We will briefly talk about the four types of attachment that are observed in the Strange Situation. Securely attached infants feel confident exploring their surroundings because they know there is a safe base to come back to. They become visibly upset when their caretakers leave and are visibly happy upon their return. They can be comforted by the stranger but clearly prefer their caregivers. You can see that in this primary relationship there is a solid foundation of love and trust. This sense of security, paradoxically, gives children the courage and sense of self necessary to confidently venture out into the world. Parents of these types of children play and interact with them a great deal in a loving way. They respond quickly to their needs and are clearly available to them.

Children with ambivalent-insecure attachment tend to have a strong mistrust of strangers. They are also visibly upset when the caretaker leaves the room, but upon her return they do not show signs of happiness. In fact they might ignore the fact that the caretaker has reentered the room, or will refuse comfort, or even be aggressive towards her. As you can probably guess parents of these types are not consistently available. The infant does not sense a solid foundation of trust.

Those with avoidant-insecure attachment don’t show a visible preference between their caregivers and strangers. They don’t seek out encouragement, support, or comfort from their primary caregivers. In short they avoid contact. They might not mind it but neither do they actively ask for it. These caregivers do not respond appropriately to their child’s basic emotional and physiological needs and avoid situations when they are supposed to, like when the baby needs its diapers changed or is hungry.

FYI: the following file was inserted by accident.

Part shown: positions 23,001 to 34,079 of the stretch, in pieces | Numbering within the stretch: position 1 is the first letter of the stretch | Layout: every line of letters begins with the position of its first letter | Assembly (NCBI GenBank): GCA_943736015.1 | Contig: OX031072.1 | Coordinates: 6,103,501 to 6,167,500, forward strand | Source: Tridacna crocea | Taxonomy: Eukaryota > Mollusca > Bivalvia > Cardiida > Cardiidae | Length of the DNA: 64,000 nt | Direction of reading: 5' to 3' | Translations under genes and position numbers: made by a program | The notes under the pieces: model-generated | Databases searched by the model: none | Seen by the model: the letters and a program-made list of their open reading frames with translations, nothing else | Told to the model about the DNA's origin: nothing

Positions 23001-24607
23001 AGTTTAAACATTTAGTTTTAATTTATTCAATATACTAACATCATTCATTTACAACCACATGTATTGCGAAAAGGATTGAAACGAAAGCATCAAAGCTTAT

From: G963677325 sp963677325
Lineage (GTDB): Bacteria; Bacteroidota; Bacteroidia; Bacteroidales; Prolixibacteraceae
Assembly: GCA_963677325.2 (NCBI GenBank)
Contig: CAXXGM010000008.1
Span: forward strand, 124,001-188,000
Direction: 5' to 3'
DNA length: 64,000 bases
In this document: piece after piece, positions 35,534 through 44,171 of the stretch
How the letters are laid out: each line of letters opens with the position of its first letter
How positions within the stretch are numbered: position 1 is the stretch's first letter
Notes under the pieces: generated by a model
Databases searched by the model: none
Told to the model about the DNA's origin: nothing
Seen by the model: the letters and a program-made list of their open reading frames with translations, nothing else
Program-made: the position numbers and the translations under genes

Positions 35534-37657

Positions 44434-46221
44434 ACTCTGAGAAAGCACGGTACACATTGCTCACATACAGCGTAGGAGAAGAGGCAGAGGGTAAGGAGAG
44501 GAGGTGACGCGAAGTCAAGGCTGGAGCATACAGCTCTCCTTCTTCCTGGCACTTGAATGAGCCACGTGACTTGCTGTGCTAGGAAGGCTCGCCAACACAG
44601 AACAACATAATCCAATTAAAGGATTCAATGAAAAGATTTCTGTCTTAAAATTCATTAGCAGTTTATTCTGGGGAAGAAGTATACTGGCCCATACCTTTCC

The final style is disorganized. This one is is linked to abusive parenting or to inconsistent parenting. One prevalent theory is that the caregiver is a source of danger and anxiety for the child while at the same time the source of safety and security, so an insoluble dilemma is created that affects the sense of self at a core level. There is also ample evidence to suggest that the disorganized style is a precursor for many psychopathologies including anti-social behavioral disorder, which all serial killers have. Obviously an infant can have disorganized attachment and turn out just fine. At any rate their behaviors in front of their caregivers are described as dazed. They might seem apprehensive or frightened, and they do not really show a set pattern of behavior like the other types.

This piece is not meant to scare or to judge. Parenting is a noble endeavor and by choosing to have a child you are adding another member to the river of human history. There is no such thing as perfect parenting and being human means making mistakes. The point is that good parenting starts from the second a child is born and having the courage to look inwards and improve your own sense of well-being will pay huge dividends for your child as you become better equipped to offer a loving, supportive environment that fosters secure attachment. All of these attachment styles are a clear reflection on your own attachment style that you learned as an infant, and you will pass this style along to your child unless you actively put a monkey wrench in the process.